Christianity has its evangelists, and jazz has George Saunders.
Saunders, a retired technical school teacher, has devoted much of his life to sharing his love and knowledge of what some have called America’s greatest contribution to the arts.
He helped found the Jazz Association of Macon in the 1980s. He hosted local jazz radio shows in the late ’90s and early ’00s. He has given lectures on jazz through a program sponsored by Mercer University.
And for the past five years, Saunders has led monthly jazz appreciation classes at the Lutheran Church of the Redeemer at Pierce and Ingleside avenues. The classes are held 6:30-8 p.m. the first Thursday of the month and 10-11:30 a.m. the first Saturday.
Saunders, 79, gives attendees a CD of the music he discusses during the lesson, as well as a packet of information about the artists on the agenda. Each lesson has a theme, from the origins of jazz to bagpipe jazz. He plays samples of the music, culled from the extensive CD archive he has at home, through an iPod docked to a speaker system.
“Everything is structured. It’s not me talking off the top of my head,” Saunders said. “I’ve really got my stuff pretty much together.”
The lessons are free, including the CDs, although Saunders says he may have to limit the CDs to the first 10 people who arrive. He also asks attendees to make a small donation to the church.
Saunders’ passion for jazz is that of a listener, not a player. An unsuccessful attempt to learn violin as a child convinced him to drop any ambitions to make music himself.
But even as a child, he could appreciate the sounds that jazz artists were making.
Saunders was born in Spanish Harlem in New York. Many of the leading figures of the Harlem Renaissance were his neighbors. The poet Countee Cullen was one of his teachers and Langston Hughes lived in his building. His best friend was Richie Powell, younger brother of bebop legend Bud Powell and a talented pianist in his own right.
Saunders was also a dancer in a vaudeville variety act; once he performed to the accompaniment of Count Basie’s band.
He listened to jazz greats — often in their own homes — as they created their signature sounds. He once turned down free drum lessons from Max Roach.
“I had an opportunity to meet Miles Davis when he first came to New York,” Saunders said. “He got to New York by telling his father, who was a dentist, that if he allowed him to go to school in New York and get this out of his system, he would go back and study medicine. And when Miles got to New York, the first thing he did, he came up to Bud Powell’s house.”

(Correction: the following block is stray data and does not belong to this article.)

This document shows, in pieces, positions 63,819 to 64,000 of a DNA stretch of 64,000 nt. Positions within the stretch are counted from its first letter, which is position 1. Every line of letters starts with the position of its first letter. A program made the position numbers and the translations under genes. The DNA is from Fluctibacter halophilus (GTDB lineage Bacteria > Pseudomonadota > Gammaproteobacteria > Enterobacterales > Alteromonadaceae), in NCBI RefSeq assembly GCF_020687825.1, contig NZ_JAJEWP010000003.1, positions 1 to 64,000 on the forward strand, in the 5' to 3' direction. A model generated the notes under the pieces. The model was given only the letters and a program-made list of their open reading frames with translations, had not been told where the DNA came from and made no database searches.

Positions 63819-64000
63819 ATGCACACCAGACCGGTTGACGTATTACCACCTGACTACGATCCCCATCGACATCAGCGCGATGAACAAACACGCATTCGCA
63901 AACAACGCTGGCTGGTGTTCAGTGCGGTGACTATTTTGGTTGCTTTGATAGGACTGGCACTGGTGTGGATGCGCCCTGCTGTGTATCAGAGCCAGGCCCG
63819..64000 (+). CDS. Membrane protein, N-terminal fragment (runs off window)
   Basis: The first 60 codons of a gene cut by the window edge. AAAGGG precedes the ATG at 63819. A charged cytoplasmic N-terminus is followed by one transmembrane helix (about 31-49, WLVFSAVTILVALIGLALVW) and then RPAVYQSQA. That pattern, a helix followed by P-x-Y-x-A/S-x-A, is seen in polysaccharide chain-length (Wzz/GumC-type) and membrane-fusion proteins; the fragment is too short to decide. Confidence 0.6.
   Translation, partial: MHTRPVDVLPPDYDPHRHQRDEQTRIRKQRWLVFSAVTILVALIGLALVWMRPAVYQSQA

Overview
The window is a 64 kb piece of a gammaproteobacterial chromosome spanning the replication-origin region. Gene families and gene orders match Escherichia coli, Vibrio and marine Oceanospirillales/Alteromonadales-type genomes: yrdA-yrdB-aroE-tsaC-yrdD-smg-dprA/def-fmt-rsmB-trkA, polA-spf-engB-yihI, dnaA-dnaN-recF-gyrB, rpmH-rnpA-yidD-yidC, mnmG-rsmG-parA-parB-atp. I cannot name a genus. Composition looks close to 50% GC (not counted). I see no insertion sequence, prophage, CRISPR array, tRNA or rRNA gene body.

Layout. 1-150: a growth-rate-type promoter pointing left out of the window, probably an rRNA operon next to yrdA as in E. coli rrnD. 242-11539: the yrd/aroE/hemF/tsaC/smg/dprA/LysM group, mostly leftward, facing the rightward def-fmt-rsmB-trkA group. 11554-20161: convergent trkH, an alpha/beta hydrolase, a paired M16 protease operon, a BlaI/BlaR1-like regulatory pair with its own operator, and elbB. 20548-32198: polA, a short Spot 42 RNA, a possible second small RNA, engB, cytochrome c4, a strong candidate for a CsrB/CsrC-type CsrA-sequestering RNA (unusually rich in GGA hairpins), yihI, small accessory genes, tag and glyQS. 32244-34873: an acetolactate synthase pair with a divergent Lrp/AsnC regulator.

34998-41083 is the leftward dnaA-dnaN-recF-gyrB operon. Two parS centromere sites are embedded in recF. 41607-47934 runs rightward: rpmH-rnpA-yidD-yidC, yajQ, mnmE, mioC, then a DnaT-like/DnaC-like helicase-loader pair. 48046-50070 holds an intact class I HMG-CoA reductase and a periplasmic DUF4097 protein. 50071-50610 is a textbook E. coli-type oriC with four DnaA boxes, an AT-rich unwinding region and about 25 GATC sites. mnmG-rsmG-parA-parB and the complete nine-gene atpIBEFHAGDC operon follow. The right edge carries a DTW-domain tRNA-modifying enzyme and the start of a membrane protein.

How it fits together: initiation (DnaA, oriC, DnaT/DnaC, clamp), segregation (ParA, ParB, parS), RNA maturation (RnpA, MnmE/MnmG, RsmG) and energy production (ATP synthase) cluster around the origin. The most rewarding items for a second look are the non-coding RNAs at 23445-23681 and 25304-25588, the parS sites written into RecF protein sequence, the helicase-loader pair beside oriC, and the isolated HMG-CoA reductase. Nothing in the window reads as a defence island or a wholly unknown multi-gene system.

Saunders dropped out of high school so he could work to support his family. He later got his diploma in his 30s. He worked in New York’s printing industry, but was prevented from joining the union because he was black. Ironically, his subordinate status opened up an opportunity for him. As an assistant, he was moved from job to job, allowing him to learn a variety of skills. This qualified him to teach in vocational schools, first in New York and then in Hackensack, N.J.
Saunders moved to Macon in 1973 to join the faculty of Macon Technical Institute, now Central Georgia Technical College. He taught graphic arts and printing until his retirement in 1992. Saunders has been a member of the Lutheran Church of the Redeemer since 1973.
Jay Kramer, another member of the church, said he has attended almost all of Saunders’ jazz classes during the past five years.
“It was something that I have always been interested in,” Kramer said. “It’s a true American art form, but people really don’t understand all the changes that have taken place.”
Saunders is especially qualified to teach the subject, Kramer said.
“He’s not just someone who researches the information, he’s actually lived a lot of it,” Kramer said. “Listening to the history that is George is a significant part of it as well.”
Kramer has talked Saunders into presenting a special theme for this week’s lesson: Saunders’ own favorite jazz tracks.
Saunders says he is motivated by a desire to share the deep emotional satisfaction he gets from listening to jazz.
“I’m hoping that what I do, the legacy that I leave, will be that people will at least feel a little bit of what I feel. I don’t expect them to feel all that I feel, but a little bit of what I feel about the music,” he said.